How to Make a Complaint of Unlawful Discrimination
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  Equity and Civil Rights

How to File a Complaint about Discrimination in a Washington Public School

Before filing a complaint, you may wish to discuss your concerns with your child’s principal or with the Compliance Coordinator at your school district or charter school. This is often the fastest way to revolve your concerns.

+ What is discrimination?
+ What is a protected class?
    A protected class is a group of people who share common characteristics and are protected from discrimination and harassment by federal, state, or local laws. Protected classes defined by Washington state law include sex, race, color, religion, creed, national origin, disability, sexual orientation, gender expression, gender identity, veteran or military status, and the use of a trained dog guide or service animal.

How do I file a formal complaint about discrimination?
Anyone can file a formal complaint about discrimination in a Washington K–12 public school, including parents, students, teachers, administrators, and advocates. Please see the instructions below.

This complaint procedure applies only to allegations of discrimination based on sex, race, color, religion, creed, national origin, disability, sexual orientation, gender expression, gender identity, honorably discharged veteran or military status, or the use of a trained dog guide or service animal. If you have a complaint about special education, a federal program, or unprofessional conduct by a certificated teacher or educator, please see the other complaint options in the box to the right.


Step 1: Complaint to School District/Charter School
(WAC 392-190-065)

What do I include in my complaint?
A complaint must be in writing, describe what happened, and state why you believe it is discrimination. It is helpful to include what actions you would like the school district or charter school to take to resolve your complaint.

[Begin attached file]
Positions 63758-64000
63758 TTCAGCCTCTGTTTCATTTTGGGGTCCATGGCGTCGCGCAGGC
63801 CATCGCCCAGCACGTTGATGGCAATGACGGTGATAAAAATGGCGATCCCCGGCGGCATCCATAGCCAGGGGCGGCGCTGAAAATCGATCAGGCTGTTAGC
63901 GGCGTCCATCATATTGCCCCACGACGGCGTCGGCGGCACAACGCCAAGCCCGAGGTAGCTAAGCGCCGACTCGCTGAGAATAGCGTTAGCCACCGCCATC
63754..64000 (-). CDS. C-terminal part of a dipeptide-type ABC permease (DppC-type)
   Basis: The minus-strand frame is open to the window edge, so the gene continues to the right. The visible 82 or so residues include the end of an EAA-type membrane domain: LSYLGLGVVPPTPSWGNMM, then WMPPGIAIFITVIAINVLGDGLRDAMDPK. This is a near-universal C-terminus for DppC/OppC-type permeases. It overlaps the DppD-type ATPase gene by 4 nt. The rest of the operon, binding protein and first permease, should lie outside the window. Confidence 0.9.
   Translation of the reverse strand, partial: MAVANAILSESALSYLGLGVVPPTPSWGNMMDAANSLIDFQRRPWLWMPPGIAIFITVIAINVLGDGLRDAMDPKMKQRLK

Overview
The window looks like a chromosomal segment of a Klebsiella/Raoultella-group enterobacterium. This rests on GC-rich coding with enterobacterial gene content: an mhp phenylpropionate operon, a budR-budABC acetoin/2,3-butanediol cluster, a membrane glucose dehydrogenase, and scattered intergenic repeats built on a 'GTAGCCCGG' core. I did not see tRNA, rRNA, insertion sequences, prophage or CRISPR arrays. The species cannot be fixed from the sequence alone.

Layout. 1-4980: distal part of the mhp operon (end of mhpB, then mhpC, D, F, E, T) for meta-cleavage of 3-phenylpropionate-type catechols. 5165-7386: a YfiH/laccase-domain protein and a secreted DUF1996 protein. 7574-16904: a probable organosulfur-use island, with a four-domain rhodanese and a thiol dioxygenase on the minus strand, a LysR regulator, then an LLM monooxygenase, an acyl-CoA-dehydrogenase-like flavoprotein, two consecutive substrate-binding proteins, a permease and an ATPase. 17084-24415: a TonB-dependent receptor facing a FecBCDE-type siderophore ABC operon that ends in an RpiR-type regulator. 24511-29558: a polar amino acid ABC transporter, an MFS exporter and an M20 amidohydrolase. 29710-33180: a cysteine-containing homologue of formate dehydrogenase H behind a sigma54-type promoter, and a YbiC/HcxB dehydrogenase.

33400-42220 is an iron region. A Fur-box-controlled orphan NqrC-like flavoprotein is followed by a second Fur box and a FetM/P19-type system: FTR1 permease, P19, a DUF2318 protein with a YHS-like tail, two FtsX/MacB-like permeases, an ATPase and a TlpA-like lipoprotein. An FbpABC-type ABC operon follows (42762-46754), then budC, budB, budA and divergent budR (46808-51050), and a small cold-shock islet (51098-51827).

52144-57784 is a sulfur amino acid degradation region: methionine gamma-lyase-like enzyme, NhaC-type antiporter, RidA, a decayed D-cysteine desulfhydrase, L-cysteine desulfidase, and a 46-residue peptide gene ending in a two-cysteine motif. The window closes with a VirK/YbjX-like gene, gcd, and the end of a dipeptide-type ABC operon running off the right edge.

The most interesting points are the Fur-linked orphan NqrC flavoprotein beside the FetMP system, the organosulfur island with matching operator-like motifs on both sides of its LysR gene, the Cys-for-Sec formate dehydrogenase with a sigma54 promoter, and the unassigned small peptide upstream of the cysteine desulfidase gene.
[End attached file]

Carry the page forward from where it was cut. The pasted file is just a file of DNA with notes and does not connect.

Where do I send my complaint?
Complaints may be submitted by fail, fax, e-mail, or hand delivery to any district, school, or charter school administrator or Compliance Coordinator.

Is there a deadline to file a complaint?
Maybe. A school district or public charter school may establish a complaint filing deadline. The filing deadline must be no less than one year after the event that is the subject of the complaint. Check your school district’s or charter school’s discrimination complaint procedure or ask your school if there is a filing deadline for discrimination complaints.

What will the school district or charter school do with my complaint?
When the school district or charter school receives your written complaint, the Compliance Coordinator must give you a copy of the discrimination complaint procedure. The Compliance Coordinator will then make sure that the school district or charter school conducts a prompt and thorough investigation. You may also agree to resolve your complaint in lieu of an investigation.

When will the school district or charter school respond to my complaint?
The school district or charter school must respond to you in writing within 30 calendar days after receiving your complaint, unless you agree on a different date. If exceptional circumstances related to the complaint require an extension of the time limit, the school district or charter school must notify you in writing about the reasons for the extension and the anticipated response date.

What will the school district or charter school include in its response?
When the school district or charter school responds to your complaint, is must include:

  1. A summary of the results of the investigation;
  2. Whether or not the school district or charter school has failed to comply with civil rights requirements related to the complaint;
  3. Notice of your right to appeal, including where and to whom the appeal must be filed; and